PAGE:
Campaign aims to bring cancer radiation therapy to Gladstone
A NATIONAL campaign has been launched calling for regional centres including Gladstone to have better access to radiation therapy.
Gladstone cancer patients who need radiation travel to Rockhampton or Bundaberg, which is what the Radiation Therapy for Regional Australia campaign hopes to change.
A campaign run by the Radiation Therapy Advisory Group is calling on the Federal Government and Opposition to invest in radiation therapy treatment centres in 13 regional areas, including Gladstone.
The group's associate professor Peter O'Brien said despite it being a "proven, life-saving" therapy, radiation was received by only one in three cancer patients in Australia, compared to one in two in Europe and North America.
"(RTAG) is asking politicians to provide policy and funding commitments to improve access in the highlighted areas," Prof O'Brien said.
"Cancer patients should not have to travel two hours or more per day for radiation therapy. Radiation therapy shouldn't mean weeks away from family for regional Australians."
Member for Flynn Ken O'Dowd agreed radiation therapy was needed in Gladstone and believed one way to do this was by upgrading Gladstone Hospital from a level 3 to a level 4 hospital rating.
"Any new service would be greatly appreciated and the cost benefits to the patients would be huge, especially for those who require ongoing treatment," Mr O'Dowd said.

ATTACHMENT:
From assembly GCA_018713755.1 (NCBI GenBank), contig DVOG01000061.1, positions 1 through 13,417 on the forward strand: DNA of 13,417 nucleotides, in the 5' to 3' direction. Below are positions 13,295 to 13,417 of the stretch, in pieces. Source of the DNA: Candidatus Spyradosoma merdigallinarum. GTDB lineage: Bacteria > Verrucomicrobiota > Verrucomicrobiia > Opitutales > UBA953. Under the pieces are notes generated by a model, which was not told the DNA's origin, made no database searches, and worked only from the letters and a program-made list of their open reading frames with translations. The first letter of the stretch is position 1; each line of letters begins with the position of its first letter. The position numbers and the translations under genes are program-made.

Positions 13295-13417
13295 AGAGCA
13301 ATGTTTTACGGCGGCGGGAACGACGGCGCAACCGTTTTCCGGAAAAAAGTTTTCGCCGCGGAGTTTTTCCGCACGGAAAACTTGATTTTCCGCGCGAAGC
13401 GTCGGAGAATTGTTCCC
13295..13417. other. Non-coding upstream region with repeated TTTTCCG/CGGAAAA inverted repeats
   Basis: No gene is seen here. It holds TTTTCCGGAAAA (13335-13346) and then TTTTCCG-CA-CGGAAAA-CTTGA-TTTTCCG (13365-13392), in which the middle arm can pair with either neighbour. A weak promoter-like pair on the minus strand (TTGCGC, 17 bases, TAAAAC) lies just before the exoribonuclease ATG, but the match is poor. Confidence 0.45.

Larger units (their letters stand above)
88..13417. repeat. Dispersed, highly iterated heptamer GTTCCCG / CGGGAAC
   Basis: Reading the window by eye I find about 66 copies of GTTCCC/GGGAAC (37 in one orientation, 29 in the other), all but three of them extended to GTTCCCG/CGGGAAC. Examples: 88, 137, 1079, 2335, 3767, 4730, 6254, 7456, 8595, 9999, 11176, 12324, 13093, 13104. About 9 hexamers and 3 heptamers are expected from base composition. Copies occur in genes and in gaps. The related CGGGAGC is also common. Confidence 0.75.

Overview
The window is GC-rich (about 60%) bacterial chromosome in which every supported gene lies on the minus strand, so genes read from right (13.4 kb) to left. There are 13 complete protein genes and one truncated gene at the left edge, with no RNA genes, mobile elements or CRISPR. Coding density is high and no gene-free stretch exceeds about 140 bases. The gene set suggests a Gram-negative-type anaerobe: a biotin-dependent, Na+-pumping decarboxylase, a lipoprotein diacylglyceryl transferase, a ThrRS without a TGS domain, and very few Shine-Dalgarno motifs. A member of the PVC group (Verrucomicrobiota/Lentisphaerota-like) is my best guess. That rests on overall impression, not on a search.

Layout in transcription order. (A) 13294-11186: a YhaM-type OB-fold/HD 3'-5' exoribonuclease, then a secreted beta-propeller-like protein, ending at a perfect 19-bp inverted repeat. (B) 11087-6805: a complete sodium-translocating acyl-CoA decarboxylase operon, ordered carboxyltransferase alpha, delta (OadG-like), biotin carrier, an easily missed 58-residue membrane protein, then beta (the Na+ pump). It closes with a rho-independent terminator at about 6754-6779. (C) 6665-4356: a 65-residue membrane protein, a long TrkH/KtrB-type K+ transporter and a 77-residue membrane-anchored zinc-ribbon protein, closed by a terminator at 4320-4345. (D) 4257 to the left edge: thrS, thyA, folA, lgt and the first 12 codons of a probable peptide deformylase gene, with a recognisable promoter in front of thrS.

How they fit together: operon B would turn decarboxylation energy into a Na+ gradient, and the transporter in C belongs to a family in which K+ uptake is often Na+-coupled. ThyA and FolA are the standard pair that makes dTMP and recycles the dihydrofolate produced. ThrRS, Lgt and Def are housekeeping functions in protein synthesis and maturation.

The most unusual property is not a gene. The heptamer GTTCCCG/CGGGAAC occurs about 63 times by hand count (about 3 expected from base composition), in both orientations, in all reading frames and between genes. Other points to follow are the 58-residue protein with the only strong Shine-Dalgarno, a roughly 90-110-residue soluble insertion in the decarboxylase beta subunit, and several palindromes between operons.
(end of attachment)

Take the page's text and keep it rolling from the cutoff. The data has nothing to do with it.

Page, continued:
Member for Gladstone Glenn Butcher said any additional services for Gladstone were a "positive step" but getting enough specialist staff to maintain radiation therapy services would be difficult.
"These types of set-ups need five or six specialist people like doctors and clinical nurses," Mr Butcher said.
"There's plenty of other things we are going to get in the hospital before we look at major things like that.
"We're still trying to work towards getting the (new) emergency up.
"I've always been a huge advocate to get Gladstone to a level 4 but it's going to take a lot of time and money."
Prof O'Brien said regional cancer patients had higher mortality rates because of distances to treatment centres.
He said studies showed regional cancer patients were 35 per cent more likely to die within five years of diagnosis, and it was "highly likely" a lack of access to radiation therapy accounted for some deaths.